Does The Fargo TV Series Measure Up To The Film?
Aw jeez, big shoes to fill, ya know?
When it was announced that FX were adapting Fargo into a TV series, it was hard to hold back the scepticism — after all, the movie is a Coen brothers classic. Messing with anything in their oeuvre is akin to sacrilege, but Fargo? You’re risking a whole lotta hate with that one. So it might surprise you to learn that the show doesn’t actually suck — in fact, though the Coens are attached in name only, it manages to render their distinctive style so faithfully that you would think they were penning every episode themselves.
Just in case you haven’t experienced the cinematic excellence that is Fargo, the film follows a small town car salesman (William H. Macy) after he hires two inept criminals to fake-kidnap his wife. Its odd blend of folksy charm and brutal violence won the Coens the Oscar for Best Original Screenplay in 1996, and the notoriously hard-to-please Roger Ebert considered it one of his favourite movies.
Rather than attempt to recreate this scenario, which doesn’t necessarily lend itself to a ten-episode series, the show establishes a whole new cast of characters and relocates them to Bemidji, Minnesota, in 2006. This time, we follow a meek insurance salesman called Lester Nygaard (Martin Freeman) who is undervalued by everyone around him — his wife, his brother and his co-workers. After a chance encounter with a drifter (Billy Bob Thornton), he’s involved in a series of murders, which leaves local police trying to figure out what the gosh heck is happening.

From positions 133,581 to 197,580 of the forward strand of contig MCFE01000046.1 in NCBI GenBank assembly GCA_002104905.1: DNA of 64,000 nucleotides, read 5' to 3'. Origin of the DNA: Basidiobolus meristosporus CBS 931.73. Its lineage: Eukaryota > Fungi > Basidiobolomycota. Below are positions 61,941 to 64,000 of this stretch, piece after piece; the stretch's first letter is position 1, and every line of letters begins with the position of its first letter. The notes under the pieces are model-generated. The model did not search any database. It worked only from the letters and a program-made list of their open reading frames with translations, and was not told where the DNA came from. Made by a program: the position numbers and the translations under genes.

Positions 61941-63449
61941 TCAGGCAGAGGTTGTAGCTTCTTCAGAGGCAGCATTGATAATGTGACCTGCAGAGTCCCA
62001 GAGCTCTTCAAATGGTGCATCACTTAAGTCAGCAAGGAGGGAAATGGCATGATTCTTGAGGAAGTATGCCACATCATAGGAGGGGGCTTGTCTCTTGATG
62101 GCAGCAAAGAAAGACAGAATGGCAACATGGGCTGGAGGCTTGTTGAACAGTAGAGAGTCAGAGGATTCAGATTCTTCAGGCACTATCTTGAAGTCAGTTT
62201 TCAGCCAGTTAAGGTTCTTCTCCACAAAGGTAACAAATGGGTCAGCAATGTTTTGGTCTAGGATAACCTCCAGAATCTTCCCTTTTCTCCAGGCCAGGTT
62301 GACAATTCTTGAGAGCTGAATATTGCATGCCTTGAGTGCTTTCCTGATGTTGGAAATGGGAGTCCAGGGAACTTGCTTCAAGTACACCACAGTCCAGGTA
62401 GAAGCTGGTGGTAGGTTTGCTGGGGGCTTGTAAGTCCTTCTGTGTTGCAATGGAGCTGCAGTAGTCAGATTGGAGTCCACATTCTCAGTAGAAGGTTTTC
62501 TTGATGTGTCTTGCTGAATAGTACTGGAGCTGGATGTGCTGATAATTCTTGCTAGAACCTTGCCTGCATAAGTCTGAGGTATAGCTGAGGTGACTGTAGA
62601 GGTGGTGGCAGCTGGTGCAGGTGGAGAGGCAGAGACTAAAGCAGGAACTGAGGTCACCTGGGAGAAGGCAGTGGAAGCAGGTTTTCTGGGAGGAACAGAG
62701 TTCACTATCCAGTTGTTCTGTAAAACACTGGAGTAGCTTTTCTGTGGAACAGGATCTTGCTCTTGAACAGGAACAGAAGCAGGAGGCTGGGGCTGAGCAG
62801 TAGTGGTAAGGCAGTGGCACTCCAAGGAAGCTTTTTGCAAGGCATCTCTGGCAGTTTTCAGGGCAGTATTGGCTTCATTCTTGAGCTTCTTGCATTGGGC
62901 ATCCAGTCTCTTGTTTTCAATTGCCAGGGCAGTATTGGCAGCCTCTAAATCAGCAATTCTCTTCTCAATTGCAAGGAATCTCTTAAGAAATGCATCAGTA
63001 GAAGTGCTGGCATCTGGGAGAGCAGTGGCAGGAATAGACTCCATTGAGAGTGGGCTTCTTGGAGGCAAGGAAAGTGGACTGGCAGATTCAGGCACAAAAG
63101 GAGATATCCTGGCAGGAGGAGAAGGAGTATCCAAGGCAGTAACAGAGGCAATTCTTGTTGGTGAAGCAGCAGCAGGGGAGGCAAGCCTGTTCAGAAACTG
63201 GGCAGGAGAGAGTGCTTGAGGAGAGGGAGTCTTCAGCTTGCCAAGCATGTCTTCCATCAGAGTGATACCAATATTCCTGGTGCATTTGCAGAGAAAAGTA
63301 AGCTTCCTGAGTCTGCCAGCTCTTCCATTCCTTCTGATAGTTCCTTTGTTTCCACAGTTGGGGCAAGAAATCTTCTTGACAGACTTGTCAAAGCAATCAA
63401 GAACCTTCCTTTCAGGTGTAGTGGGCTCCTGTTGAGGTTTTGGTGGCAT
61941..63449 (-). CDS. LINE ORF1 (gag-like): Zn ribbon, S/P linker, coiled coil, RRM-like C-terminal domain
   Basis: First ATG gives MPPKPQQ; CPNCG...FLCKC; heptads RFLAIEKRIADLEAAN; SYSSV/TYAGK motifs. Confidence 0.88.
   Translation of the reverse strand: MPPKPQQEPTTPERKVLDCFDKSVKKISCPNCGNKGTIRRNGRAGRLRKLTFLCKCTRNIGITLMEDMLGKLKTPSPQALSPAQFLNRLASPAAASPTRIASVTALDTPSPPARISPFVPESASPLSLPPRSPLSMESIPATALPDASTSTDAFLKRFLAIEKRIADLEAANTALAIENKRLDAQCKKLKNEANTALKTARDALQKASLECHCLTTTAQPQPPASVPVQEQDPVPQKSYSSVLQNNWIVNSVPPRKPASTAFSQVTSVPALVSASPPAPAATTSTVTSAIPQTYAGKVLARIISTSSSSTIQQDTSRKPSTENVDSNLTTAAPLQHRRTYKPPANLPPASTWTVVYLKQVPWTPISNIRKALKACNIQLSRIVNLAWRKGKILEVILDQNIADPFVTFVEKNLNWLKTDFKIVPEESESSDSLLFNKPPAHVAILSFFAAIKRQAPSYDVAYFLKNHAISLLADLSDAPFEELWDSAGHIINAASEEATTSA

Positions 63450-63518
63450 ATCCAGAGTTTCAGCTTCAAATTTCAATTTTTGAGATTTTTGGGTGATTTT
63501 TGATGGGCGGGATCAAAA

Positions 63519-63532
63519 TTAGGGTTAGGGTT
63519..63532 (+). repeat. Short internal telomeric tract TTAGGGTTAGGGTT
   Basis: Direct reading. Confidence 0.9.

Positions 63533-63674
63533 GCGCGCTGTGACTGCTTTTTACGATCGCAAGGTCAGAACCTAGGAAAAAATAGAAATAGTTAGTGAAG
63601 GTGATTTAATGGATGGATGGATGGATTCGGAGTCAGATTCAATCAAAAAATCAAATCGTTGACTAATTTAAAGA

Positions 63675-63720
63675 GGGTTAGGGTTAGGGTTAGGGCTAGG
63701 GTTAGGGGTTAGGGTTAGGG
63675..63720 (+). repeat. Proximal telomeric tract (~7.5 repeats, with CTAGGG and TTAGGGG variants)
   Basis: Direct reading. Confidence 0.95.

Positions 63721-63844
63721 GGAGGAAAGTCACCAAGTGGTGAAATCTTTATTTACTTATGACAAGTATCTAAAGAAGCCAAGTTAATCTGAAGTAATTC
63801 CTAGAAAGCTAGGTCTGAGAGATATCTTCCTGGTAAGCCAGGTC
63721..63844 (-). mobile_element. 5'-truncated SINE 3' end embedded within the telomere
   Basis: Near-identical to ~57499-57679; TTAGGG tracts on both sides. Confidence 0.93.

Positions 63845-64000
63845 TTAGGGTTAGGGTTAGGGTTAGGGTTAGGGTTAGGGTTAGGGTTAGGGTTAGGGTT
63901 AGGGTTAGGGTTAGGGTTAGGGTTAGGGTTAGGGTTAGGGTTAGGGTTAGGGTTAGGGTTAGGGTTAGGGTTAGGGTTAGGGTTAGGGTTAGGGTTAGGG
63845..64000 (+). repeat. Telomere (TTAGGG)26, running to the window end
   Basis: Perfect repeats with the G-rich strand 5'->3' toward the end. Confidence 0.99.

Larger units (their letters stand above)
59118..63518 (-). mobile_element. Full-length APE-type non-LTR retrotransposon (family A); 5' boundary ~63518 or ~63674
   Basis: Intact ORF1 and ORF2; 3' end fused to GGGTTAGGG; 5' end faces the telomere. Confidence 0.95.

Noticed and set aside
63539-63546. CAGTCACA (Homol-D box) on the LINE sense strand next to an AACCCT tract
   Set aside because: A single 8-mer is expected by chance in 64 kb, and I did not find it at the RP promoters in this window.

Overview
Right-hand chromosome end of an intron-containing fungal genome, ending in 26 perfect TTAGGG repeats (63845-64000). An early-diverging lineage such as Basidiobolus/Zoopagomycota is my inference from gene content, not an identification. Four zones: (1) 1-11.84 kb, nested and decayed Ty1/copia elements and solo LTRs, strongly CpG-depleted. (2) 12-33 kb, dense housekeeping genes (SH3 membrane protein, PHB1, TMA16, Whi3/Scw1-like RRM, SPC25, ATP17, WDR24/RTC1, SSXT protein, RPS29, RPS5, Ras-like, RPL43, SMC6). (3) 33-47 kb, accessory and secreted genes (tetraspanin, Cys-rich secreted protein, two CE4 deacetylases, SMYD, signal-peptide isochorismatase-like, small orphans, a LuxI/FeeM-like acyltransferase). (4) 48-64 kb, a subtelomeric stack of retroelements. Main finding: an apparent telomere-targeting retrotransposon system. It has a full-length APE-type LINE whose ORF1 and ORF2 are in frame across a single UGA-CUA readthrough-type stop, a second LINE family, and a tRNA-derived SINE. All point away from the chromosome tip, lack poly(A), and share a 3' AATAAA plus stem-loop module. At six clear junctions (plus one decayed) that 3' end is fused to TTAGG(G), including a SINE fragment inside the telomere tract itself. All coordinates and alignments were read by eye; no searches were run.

Series creator Noah Hawley conceived the show and wrote the first script before even speaking to the Coens, which sounds like a fast-track to career suicide. He’s pulled it off, though — give it time, and it might just fill the gaping void that Breaking Bad left in your life.
Here are the main reasons you should be watching:
The Characters Aren’t Stereotypes
The show’s main characters are inspired by those in the film, but they have their own unique traits. While Lester is just as pitiful as William H. Macy’s Jerry Lundegaard, there’s a hatred that boils under the surface of his character that’s entirely his own. Meanwhile, Thornton’s mysterious Lorne Marvo is a smarter, edgier amalgamation of the kidnappers in the film.
If you’re keeping an eye out for anyone, though, make it Deputy Molly Solverson, played by newcomer Alison Tolman. Like her movie counterpart Marge Gunderson (Frances McDormand), she’s the tirelessly cheerful moral centre of the show. Unlike Marge, she isn’t the Chief of Police, but an overlooked young cop. While at first you might wonder why she’s been sidelined like this, it quickly becomes clear that she’s being isolated by her male colleagues because she’s the only competent person on the case. In a cable landscape dominated by moody blokes with a penchant for philosophising and self-medicating, her personality is a refreshing change.
The Guest Cast Hails From Every Well-Loved Show On TV